Welcome to TVOnMySide

Cobalt TV's hub for information on our negotiations with the networks on your lineup. We are committed to providing quality TV programming at a competitive price and we fight hard against excessive fee increases from the networks.

We're on your side.

TOMS

Cobalt TV is a local company that delivers a range of products for home and business including Broadband, Digital TV, Phone and security systems. We employ many of your neighbors and play an active role in the community.

For more information about our company, visit our website.

Family enjoying watching TV together

Contact Us

Please use this form to contact us. We will do our best to respond as soon as possible.

Why Disputes Happen

Over the years, we've negotiated hundreds of programming agreements behind the scenes, privately with no disruptions of service. But to the network and TV station owners, these disputes are not about respecting viewers with no interruptions, it's all about the money. To get higher fees, networks don't hesitate to pull the plug on viewers.

Every once in a while, these negotiations for the right to provide their programming to you become public and may result in a network or TV station removing their channel from your lineup. Networks hope that this will get you to pressure us to return programming at any cost, which usually means paying them more. This is why we fight for you - to minimize the increased cost of programming that we are forced to pass along to our customers.

Blackouts Help Stations Increase Fees

TV Stations use blackouts to pressure providers to accept their demands for higher fees to increase their revenue.

Recent Disputes

Networks black out their signals to try to get you to switch providers to pressure us to agree to their demands, and they do this to every TV provider; in 2010, there were 8 blackouts and that number jumped to over 100 in 2021*. Even on those rare occasions when Networks pull their signal, we’re on your side to get them back quickly at a fair price, so the networks are usually dark for only a short period of time.

Here are some examples of recent disputes:

*Includes digital subchannels. © 2022 American Television Alliance. All rights reserved.

Block Comm. vs. DISH

January, 2022

Block Communications pulled 7 stations from DISH when they couldn't come to an agreement on rising costs.

NESN vs. DISH

December, 2021

DISH dropped NESN because, "The current Regional Sports Network model is fundamentally broken...and we no longer think it makes sense to include them in our TV lineup."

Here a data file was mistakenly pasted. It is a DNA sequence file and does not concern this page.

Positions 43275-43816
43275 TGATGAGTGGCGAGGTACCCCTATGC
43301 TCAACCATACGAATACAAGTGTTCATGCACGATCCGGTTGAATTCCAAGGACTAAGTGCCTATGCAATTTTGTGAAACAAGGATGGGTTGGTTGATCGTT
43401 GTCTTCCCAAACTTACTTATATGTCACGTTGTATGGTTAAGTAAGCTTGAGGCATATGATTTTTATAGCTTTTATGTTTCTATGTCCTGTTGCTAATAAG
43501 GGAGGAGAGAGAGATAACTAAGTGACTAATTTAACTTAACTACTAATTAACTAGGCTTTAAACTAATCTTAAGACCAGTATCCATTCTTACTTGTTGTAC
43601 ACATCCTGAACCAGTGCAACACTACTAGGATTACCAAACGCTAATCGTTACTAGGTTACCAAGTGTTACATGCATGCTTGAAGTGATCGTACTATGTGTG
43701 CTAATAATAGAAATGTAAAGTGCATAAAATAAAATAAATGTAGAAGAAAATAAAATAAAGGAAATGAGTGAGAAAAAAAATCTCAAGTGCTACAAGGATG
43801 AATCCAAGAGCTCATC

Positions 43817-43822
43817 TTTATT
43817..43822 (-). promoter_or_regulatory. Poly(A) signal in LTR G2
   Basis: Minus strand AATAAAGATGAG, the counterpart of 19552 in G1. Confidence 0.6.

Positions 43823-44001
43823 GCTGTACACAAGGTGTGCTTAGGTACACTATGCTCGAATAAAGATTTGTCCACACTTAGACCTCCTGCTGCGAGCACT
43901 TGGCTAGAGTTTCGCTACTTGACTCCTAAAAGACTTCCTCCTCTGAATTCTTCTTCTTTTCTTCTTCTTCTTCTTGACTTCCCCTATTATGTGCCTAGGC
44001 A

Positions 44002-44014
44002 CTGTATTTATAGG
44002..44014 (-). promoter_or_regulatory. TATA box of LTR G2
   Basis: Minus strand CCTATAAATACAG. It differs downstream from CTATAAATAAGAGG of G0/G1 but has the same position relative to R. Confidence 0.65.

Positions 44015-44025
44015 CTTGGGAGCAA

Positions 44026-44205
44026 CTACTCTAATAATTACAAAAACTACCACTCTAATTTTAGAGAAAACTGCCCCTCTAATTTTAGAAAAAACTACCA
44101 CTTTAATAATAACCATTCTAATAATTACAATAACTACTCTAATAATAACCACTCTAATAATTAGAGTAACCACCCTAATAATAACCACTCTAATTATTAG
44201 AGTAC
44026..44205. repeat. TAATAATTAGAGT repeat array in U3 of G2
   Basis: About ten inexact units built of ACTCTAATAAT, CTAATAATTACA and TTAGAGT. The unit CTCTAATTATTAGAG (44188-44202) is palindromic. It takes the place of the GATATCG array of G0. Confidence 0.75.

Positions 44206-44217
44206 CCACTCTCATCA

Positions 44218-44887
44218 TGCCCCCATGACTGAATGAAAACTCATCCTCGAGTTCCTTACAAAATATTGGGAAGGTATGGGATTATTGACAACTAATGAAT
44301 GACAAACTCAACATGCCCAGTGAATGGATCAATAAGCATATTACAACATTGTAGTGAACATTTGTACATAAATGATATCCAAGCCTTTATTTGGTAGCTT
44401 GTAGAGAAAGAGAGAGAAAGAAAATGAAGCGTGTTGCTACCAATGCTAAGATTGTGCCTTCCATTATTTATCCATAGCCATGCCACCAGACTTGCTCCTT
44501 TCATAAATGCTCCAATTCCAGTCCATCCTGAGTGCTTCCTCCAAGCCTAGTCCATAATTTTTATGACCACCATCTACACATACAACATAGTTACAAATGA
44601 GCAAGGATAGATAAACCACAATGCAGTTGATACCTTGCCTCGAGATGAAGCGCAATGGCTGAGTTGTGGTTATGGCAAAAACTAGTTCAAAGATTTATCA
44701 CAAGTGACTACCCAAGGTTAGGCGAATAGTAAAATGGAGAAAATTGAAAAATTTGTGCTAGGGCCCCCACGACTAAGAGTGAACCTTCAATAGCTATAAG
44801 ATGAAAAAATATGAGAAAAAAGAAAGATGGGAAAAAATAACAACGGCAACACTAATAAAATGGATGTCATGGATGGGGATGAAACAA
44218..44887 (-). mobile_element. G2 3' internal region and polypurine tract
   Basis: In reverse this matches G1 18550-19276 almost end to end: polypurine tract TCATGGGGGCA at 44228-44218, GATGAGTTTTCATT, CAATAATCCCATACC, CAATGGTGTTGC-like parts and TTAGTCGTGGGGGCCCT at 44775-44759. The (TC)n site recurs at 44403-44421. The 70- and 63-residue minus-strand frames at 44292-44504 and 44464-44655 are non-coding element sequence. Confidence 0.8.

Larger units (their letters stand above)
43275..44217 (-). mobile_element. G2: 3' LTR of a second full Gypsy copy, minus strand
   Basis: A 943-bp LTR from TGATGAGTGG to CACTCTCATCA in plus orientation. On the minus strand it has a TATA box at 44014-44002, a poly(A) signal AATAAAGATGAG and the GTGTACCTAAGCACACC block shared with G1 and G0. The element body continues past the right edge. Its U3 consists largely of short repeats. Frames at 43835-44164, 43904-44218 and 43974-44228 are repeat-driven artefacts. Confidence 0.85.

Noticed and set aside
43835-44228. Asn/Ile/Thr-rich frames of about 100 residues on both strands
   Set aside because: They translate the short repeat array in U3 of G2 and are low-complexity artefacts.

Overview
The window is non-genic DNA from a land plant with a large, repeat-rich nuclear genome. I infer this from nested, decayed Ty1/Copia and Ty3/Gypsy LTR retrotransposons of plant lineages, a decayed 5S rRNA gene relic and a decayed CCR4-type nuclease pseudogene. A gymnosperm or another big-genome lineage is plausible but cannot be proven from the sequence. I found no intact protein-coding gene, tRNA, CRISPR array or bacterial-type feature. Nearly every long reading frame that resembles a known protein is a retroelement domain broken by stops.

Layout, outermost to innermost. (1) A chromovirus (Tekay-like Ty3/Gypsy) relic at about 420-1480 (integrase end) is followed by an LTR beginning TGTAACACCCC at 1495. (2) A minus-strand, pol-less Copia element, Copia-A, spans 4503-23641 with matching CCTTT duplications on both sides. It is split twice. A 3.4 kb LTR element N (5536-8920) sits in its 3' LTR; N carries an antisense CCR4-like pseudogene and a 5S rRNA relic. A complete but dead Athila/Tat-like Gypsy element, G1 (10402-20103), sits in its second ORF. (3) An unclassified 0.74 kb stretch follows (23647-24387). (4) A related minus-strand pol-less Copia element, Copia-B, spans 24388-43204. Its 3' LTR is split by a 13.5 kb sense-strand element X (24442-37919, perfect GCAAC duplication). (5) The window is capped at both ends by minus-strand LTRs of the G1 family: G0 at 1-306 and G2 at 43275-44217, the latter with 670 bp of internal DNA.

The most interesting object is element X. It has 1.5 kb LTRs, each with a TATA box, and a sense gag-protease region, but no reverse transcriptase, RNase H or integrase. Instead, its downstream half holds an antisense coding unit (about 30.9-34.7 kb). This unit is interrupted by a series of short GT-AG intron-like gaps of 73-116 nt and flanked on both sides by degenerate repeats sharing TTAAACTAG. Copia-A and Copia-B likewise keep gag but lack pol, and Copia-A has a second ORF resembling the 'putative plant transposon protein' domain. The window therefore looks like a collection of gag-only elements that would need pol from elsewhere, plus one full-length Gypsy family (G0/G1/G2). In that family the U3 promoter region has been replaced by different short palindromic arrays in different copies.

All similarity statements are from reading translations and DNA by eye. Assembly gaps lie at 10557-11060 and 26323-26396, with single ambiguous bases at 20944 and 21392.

Disney/ESPN vs. YouTube TV

December, 2021

18 Disney-owned channels such as ESPN and ABC were removed from YouTube TV because they wouldn't agree to high fees

Tegna vs. DISH

October, 2021

TEGNA withheld the signals to 64 stations from DISH's customers for 4 months when they couldn't come to an agreement over a rate increase.

Powerful Programmers

The television landscape is changing faster than ever, and it's all about power. Media giants, who already control over 90% of available networks and TV stations, are scaling up their businesses through acquisitions and mergers. They use their size and power to demand more money, with little regard to how it impacts your wallet.

In recent years, there have been many huge mega-media mergers: Gray Television purchased Meredith Broadcasting for $2.3 billion. Disney bought Lucasfilm, Marvel, Pixar and 20th Century Fox and launched Disney+. AT&T acquired TimeWarner to create WarnerMedia, only to spin it off and merge with Discovery who had recently acquired Scripps Networks. Sinclair Broadcasting purchased 21 regional sports networks from FOX for $10 billion. Amazon announced the purchase of MGM Studios, home of James Bond.

All these multi-billion-dollar deals are aimed at better competing with the Netflixes of the world and squeezing more money out of video providers. We negotiate with these big corporations to make sure you get all the channels you want at a fair price.

Media Giants Own Most TV Networks

A few media giants own most of the networks and use their size to demand higher fees and network carriage.

Broadcast retransmission fees

Just like cable networks, broadcast TV stations want their cut of your monthly bill. They do this by charging retransmission fees. These fees are made possible by a 1992 federal law that requires cable operators and other providers to obtain permission to carry their stations. Broadcasters set the rate for these fees and the only control we have is to work hard to negotiate the best deal that we can on your behalf.

Broadcast stations make money by charging for ads and charging us to carry their programming. According to industry analyst Kagan, TV station advertising revenue has declined for the last three years. Broadcasters seem to be making up for this shortfall by placing more emphasis on retransmission fees paid by us and other TV providers.

The negotiations can get even more complicated. Station owners can ask for other compensation in addition to retrans fees, such as carriage of an additional channels. These can range from additional digital broadcast stations to popular cable networks they might own to seldom-watched niche networks you may never have heard of.

Monthly Retrans Fees per Customer

Skyrocketing Retransmission Fees

A gallon of milk cost approximately $3.25 in 2010. Today, it costs around $3.80, an average annual increase of 1.4% from 2010 to 2022. During that same period, local TV station fees increased EVERY year by an average of 24%.*

If a gallon of milk increased at that same rate, it would cost $42.38 today.

$3.25 2010
$42.38 2022

*AmericanTelevisionAlliance © 2022

Sports

TV rights for sports is the highest it's ever been because broadcast and cable networks continue to escalate what they pay for sports TV rights. Both cable and broadcast networks pay billions of dollars a year to bring you live games. This forces them to charge TV providers higher fees, which has a significant impact on your monthly bill.

TV providers have tried for years to minimize out-of-control sports programming costs. Most broadcast stations and cable networks that carry sports require that we offer their channels in our most popular levels of service, forcing almost everyone to pay for sports programming - whether they watch it or not.